I joined the U.S. Navy in 1969. My dad had been a Corpsman during the Korean War two decades earlier, and I proudly followed in his footsteps. He’d been an OR tech and FMF; I chose to train as a lab tech instead. Most of my hitch was split between the National Naval Medical Center in Bethesda, Maryland, and Roosevelt Roads, Puerto Rico, and I would not trade the experience for the world. While I was not FMF, I did work a lot with the Marines; corpsmen and Marines share a close-knit bond of history, camaraderie and mutual respect forged in blood from Belleau Wood to Iwo Jima to Fallujah. To my Marine friends, I will always be “Doc,” while for me, my respect for the Marines and what they’ve gone through is summed up in their immortal motto: Semper fi. “Always faithful.”

So what does all of this have to do with Ian Douglas and my stories about the Marines of the future?

It was inevitable, I suppose, that when given the chance I would write about the Marines of the future. It’s a venerable and honorable trope: E.E. Smith’s immortal Lensman series frequently brought in Sergeant van Buskirk and his Valerian space marines… and though they were called “Mobile Infantry,” Heinlein’s Starship Troopers, in their training, their culture, and their esprit, were clearly a future iteration of the U.S. Marine Corps. During the fight for Iwo Jima, Secretary of the Navy James Forrestal had just stepped onto the beach below when the flag went up atop Suribachi. “The raising of that flag,” he told General Holland Smith, “means a Marine Corps for the next five hundred years.” My first three Ian Douglas trilogies–Heritage, Legacy, and Inheritance–followed the future history of the Corps from a war on Mars in 2040 through to a climactic struggle with black-hole aliens at the Galactic Core in 4004… so I actually managed to carry things out a bit beyond the five century mark.

And of course, where the Marines went, even in the future, the Navy Hospital Corps went as well.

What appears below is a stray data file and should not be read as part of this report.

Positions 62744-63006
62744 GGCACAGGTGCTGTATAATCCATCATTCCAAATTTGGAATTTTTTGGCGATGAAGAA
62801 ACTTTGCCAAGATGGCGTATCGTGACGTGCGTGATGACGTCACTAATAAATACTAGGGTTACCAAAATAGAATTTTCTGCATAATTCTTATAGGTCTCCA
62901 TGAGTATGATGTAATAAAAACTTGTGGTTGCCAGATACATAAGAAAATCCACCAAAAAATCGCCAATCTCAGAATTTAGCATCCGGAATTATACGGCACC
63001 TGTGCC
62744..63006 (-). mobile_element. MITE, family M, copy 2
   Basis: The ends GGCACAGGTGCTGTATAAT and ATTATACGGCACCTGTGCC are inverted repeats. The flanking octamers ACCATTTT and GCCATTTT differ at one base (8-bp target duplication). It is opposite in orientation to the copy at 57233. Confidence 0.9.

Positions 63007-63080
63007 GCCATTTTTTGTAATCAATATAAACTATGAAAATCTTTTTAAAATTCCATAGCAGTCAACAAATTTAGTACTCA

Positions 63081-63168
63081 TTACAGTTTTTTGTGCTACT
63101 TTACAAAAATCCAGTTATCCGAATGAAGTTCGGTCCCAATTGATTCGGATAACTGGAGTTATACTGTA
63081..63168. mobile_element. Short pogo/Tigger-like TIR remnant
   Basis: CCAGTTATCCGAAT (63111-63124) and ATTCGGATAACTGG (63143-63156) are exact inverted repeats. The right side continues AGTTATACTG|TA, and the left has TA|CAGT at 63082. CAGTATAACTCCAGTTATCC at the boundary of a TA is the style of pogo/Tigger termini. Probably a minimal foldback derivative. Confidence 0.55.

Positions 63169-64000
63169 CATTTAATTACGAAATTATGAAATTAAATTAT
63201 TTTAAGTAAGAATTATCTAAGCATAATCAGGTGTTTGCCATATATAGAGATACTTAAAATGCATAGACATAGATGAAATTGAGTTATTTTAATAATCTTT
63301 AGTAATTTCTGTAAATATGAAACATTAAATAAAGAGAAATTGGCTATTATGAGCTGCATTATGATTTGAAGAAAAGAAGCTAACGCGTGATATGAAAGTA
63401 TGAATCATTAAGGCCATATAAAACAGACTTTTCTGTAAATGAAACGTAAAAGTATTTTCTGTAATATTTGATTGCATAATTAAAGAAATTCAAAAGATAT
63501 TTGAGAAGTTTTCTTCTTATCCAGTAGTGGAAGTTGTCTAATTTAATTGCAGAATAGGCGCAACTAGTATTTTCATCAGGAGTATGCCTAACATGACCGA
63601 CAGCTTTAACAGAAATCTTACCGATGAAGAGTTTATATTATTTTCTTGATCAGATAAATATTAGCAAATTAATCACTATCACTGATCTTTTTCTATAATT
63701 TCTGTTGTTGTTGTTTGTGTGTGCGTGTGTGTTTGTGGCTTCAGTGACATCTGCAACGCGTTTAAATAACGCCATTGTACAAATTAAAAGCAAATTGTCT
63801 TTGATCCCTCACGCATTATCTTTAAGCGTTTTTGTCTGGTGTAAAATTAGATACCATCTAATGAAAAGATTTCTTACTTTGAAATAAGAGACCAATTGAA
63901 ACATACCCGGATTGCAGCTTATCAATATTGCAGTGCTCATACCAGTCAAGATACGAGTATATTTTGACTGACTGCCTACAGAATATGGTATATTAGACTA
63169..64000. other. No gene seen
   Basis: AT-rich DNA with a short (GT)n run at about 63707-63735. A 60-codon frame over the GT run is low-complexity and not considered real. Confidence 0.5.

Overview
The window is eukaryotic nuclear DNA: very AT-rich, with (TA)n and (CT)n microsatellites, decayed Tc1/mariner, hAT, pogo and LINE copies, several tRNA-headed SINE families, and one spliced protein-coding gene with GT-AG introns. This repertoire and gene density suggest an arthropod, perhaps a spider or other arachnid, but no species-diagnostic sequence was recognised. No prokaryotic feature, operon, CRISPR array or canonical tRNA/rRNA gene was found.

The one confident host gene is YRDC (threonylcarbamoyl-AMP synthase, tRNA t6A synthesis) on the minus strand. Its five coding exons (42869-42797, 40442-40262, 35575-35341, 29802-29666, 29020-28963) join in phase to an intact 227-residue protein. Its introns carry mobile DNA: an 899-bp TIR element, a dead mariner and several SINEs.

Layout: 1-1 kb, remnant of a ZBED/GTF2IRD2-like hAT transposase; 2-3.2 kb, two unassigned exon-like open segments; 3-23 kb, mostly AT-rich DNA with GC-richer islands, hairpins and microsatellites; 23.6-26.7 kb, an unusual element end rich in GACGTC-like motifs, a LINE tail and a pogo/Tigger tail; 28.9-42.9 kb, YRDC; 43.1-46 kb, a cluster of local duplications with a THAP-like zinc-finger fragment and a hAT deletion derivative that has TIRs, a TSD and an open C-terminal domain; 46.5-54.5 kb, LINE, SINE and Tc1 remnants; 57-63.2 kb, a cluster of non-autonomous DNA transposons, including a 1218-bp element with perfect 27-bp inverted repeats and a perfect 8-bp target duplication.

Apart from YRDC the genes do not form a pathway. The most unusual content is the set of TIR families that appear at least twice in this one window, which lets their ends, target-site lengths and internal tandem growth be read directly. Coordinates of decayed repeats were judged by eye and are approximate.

It occurred to me at one point, though, that Navy corpsmen might be good for something more in a high-tech future than patching up wounded Marines. Corpsmen are technically trained; not only can they dress a wound or splint a fracture, but some of them operate x-ray machines and sequential multiple analyzers and–nowadays, though they didn’t have them when I was in–MRIs. If the Marines are going to be deployed to alien planets–that “every shore and clime” of the Marine Corps Hymn–they may be too busy fighting off alien beasties to do the necessary technical work: analyzing the local atmosphere and biology and ecology and culture. Know your enemy was one of the foundational principles of warfare laid down by Sun Tzu 2600 years ago, and if your enemy is a life form that doesn’t look like you, doesn’t act like you, doesn’t even think like you, maybe it would be a good idea to have someone along with your Marine unit who can figure out just what makes the bad guys tick.

And the other part of Sun Tzu’s injunction is just as important: Know yourself. The Navy corpsmen of my various futures are responsible for the psychological well-being of their Marines as well as the purely physical. These books, after all, are more about what it means to be human than they are war stories about alien bug-eyed monsters.

And so, in a blinding inspirational flash, a nova against the velvet-black backdrop of space, the Ian Douglas military-SF series Star Corpsman was born.

Star Corpsman is the first-person narrative of HM2 Elliot Carlyle, attached to Second Platoon, Bravo Company, 1st Battalion of Deep Recon 7, 1st Marine Division. He serves onboard a Marine interstellar transport, the George Clymer, holding sick call and helping run the ship’s sick bay… and when the Marines deploy to the surface of an alien planet, he’s there to test the atmosphere and study the local biology and, just maybe, figure out how to communicate with the locals on the theory that talking to them is usually more productive than killing them.